Soon there will be Iranian diesel engines (not to mention the Hybrid concept version) and there is a Samand Pick-Up too! There is an another Peugeot copy in the making, the RUNNA, essentially a rebadged 206 sedan will be exported to Venezuela next year.

  • Phxmotor Phxmotor on Jun 05, 2011

    Any one know what kinf of hybrid approach is being considered? Or has already been approved?

  • Jeff S Corey--We know but we still want to give our support to you and let TTAC know that your articles are excellent and better than what the typical articles are.
  • Jeff S A sport utility vehicle or SUV is a car classification that combines elements of road-going passenger cars with features from off-road vehicles, such as raised ground clearance and four-wheel drive.There is no commonly agreed-upon definition of an SUV and usage of the term varies between countries. Thus, it is "a loose term that traditionally covers a broad range of vehicles with four-wheel drive." Some definitions claim that an SUV must be built on a light truck chassis; however, broader definitions consider any vehicle with off-road design features to be an SUV. A [url=https://en.wikipedia.org/wiki/Crossover_(automobile)]crossover SUV[/url] is often defined as an SUV built with a unibody construction (as with passenger cars), however, the designations are increasingly blurred because of the capabilities of the vehicles, the labelling by marketers, and electrification of new models.The predecessors to SUVs date back to military and low-volume models from the late 1930s, and the four-wheel drive station wagons and carryalls that began to be introduced in 1949. The 1984 [url=https://en.wikipedia.org/wiki/Jeep_Cherokee_(XJ)]Jeep Cherokee (XJ)[/url] is considered to be the first SUV in the modern style. Some SUVs produced today use unibody construction; however, in the past, more SUVs used body-on-frame construction. During the late 1990s and early 2000s, the popularity of SUVs greatly increased, often at the expense of the popularity of large [url=https://en.wikipedia.org/wiki/Sedan_(automobile)]sedans[/url] and station wagons.More recently, smaller SUVs, mid-size, and crossovers have become increasingly popular. SUVs are currently the world's largest automotive segment and accounted for 45.9% of the world's passenger car market in 2021. SUVs have been criticized for a variety of environmental and safety-related reasons. They generally have poorer fuel efficiency and require more resources to manufacture than smaller vehicles, contributing more to climate change and environmental degradation. Between 2010 and 2018 SUVs were the second largest contributor to the global increase in carbon emissions worldwide. Their higher center of gravity increases their risk of rollovers. Their larger mass increases their stopping distance, reduces visibility, and increases damage to other road users in collisions. Their higher front-end profile makes them at least twice as likely to kill pedestrians they hit. Additionally, the psychological sense of security they provide influences drivers to drive less cautiously. https://en.wikipedia.org/wiki/Sport_utility_vehicleWith the above definition of SUV any vehicle that is not a pickup truck if it is enclosed, doesn't have a trunk, and is jacked up with bigger tires. If the green activists adhere to this definition of what an SUV is there will be millions of vehicles with flat tires which include HRVs, Rav4s, CRVs, Ford Escapes, Buick Encores, and many of compact and subcompact vehicles. The green movement is going to have to recruit millions of new followers and will be busy flattening millions of tires in the US and across the globe. Might be easier to protest.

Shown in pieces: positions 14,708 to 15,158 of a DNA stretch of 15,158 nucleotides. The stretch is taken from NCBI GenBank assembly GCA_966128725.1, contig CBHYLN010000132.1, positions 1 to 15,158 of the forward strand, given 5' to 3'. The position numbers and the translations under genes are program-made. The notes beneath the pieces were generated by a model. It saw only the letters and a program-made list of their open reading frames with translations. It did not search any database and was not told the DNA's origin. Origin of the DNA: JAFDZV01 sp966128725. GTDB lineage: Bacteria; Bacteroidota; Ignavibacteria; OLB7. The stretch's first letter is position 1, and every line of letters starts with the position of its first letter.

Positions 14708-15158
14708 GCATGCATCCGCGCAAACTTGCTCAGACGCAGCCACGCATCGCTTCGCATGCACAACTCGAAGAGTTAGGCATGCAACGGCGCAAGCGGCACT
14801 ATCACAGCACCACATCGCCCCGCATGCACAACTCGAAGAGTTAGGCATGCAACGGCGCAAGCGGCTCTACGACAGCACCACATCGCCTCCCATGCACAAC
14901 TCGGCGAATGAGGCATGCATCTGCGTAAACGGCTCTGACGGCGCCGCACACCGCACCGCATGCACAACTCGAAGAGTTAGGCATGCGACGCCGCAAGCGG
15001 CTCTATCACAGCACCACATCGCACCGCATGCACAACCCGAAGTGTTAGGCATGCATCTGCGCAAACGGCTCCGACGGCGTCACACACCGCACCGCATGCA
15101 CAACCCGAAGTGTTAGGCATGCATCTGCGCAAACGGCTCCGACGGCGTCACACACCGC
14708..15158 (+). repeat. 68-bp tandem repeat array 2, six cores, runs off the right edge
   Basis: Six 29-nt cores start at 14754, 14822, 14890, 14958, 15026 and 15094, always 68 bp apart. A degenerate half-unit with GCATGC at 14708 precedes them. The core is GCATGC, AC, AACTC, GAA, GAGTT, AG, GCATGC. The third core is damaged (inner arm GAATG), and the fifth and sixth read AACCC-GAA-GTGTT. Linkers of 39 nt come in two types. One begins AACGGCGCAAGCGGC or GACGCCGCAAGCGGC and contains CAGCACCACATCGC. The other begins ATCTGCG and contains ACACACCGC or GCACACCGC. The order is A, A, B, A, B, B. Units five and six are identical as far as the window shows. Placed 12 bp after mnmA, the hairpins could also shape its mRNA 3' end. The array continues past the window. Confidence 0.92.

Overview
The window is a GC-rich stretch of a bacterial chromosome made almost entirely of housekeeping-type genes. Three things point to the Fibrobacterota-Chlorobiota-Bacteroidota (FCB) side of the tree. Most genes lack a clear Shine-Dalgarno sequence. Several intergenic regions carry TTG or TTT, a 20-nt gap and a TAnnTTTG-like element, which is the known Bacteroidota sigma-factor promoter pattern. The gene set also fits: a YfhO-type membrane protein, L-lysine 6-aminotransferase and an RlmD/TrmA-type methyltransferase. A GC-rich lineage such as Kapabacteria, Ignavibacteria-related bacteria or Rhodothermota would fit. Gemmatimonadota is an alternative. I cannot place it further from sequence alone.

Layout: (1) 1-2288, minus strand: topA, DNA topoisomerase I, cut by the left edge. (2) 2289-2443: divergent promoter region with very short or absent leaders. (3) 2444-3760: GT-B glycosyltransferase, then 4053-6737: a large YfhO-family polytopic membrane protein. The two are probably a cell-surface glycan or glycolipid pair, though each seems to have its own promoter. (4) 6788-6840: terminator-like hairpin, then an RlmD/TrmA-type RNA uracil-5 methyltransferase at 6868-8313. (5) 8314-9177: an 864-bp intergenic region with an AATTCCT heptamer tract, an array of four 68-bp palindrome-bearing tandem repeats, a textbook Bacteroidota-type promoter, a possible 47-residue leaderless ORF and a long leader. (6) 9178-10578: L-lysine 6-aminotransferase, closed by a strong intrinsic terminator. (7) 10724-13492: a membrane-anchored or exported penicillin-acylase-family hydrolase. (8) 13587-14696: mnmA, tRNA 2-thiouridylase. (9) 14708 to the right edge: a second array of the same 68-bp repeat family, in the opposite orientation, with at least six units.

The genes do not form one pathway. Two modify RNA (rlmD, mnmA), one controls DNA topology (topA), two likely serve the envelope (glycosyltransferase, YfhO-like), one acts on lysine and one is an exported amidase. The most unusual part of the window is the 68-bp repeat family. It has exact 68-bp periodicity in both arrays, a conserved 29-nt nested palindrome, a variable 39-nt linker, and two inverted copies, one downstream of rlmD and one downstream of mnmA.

• Sckid213 I actually do agree that most Nissans are ultimately junk. (I also think many BMWs are also). I was talking challenging the 3 in terms of driving dynamics. Agree all were failures in sales.
  • THX1136 More accurately said, we are seeing exponential growth in the manufacturing capabilities in this market. Unless, of course, all those vehicles are sold with customers waiting until more a produced so they can buy. Indeed, there are certainly more EVs being purchased now than back in 2016. Is demand outstripping manufacturing? Maybe or maybe not. I sincerely don't know which is why I ask.
  • ToolGuy The page here (linked in the writeup) is ridiculously stupid https://www.tyreextinguishers.com/how-to-spot-an-suvLike, seriously stupid, e.g., A) Not sure that particular Volvo is killing the planet as quickly as some other vehicles we might choose. B) A Juke is "huge"??? C) The last picture shows a RAV4 Hybrid?